COMPLAINT UNDER CODE OF CRIMINAL PROCEDURE
The reporting about the commission of an offence is the first step to bring the proceedings in motion. The general impression is that the process of reporting of offence is filled with complexities. As per procedural laws, information about crime can be given by anyone, who may not necessarily be the victim.
And the information about the commission of offence can be given to the police officer or the judicial magistrate. On the basis of reporting of offence, the proceedings are done in 2 different manners. When information is given to the police, it turns out to be an FIR case and when information is given to Magistrate, the proceedings will be carried out as a complaint case.
The complaint is defined under Section 2(d) of Code of Criminal Procedure as “any allegation made orally or in writing to a magistrate, with a view to his taking action under this Code, that some person whether known or unknown, has committed an offence, but does not include a police report.”
The explanation to this provision states that when a report made by police, after investigation, discloses that a non-cognizable offence has been committed, then such a report will be deemed to be compliant and the police officer who made that report will be deemed to be the complainant.
The word complaint has a wider scope since it includes oral allegation too. Therefore, it can be concluded that there is no specific format for filing a complaint. It must only contain an allegation that prima facie discloses commission of an offence concerning the facts. A complaint can be filed in both offences- cognizable and non-cognizable. It is to be focussed that complaint is made only to the magistrate and not to judge. The purpose of adding the explanation to this provision is that no offender should get a chance to escape from justice and he must be booked in all situations. Further, this explanation does not talk about official and unofficial investigation, but just a simple investigation after which a police officer has to make the report, that plays the major role. The complaint definitely need not be against a person whom we know, but it can be against anyone. Even if a civil remedy is available in a case, it doesn’t restrict the filing of a complaint.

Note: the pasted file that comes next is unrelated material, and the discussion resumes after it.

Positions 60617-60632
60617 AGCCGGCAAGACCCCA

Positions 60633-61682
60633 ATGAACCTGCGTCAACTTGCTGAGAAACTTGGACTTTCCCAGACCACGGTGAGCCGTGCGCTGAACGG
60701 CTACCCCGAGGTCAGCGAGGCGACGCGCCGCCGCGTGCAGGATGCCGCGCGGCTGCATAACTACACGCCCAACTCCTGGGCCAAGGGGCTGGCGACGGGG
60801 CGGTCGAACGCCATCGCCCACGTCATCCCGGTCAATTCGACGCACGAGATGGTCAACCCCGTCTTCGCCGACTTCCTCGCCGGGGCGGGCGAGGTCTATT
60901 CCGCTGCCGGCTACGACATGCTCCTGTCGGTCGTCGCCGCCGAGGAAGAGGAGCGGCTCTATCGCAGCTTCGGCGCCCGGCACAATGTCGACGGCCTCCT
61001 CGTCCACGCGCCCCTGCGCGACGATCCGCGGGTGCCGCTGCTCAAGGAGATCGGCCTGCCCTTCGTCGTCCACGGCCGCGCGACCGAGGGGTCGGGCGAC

After taking cognizance of an offence upon a complaint made to him, under section 190, the Magistrate proceeds under Chapter 15 of the Code of Criminal Procedure which provides the process preparatory to trial.
Section 200 provides for the examination of the complainant.
When the complaint has been made verbally, the Magistrate shall examine the complainant and witnesses on oath, it should be reduced to writing, signed by the complainant, witnesses and the Magistrate. If the complaint has been made in writing:
- By a public servant acting in the discharge of his duties.
- Where Magistrate has put the case before other magistrates for inquiry or trial under section 192;
there is no need to examine the complainant and witnesses.
When the case is made over to another Magistrate under Section 192, such Magistrate need not re-examine the complaint.
Karnataka High Court observed in Durvasa v. Chandrakala, that an omission to examine the complainant and witnesses amounts to the irregularity of proceedings but doesn’t put an end to them unless the person who objected to it has suffered any harm due to such irregularity.
In Rameshbhai Pundurao Hedan v. State of Gujarat, the Supreme Court has held that a protest petition filed against a police report made under Section 173 may be treated as a complaint under Section 200 and proceeded under Section 202. Protest petition is not defined in CrPC. It is an opportunity for the victim to raise an objection against the police report which concludes that the allegations made against the accused are not true.
Section 201 states the procedure that has to be followed where a complaint is made to a Magistrate who is not competent to take cognizance of the offence. In such case, the magistrate shall:
- Return it to the proper court, in case a written complaint was filed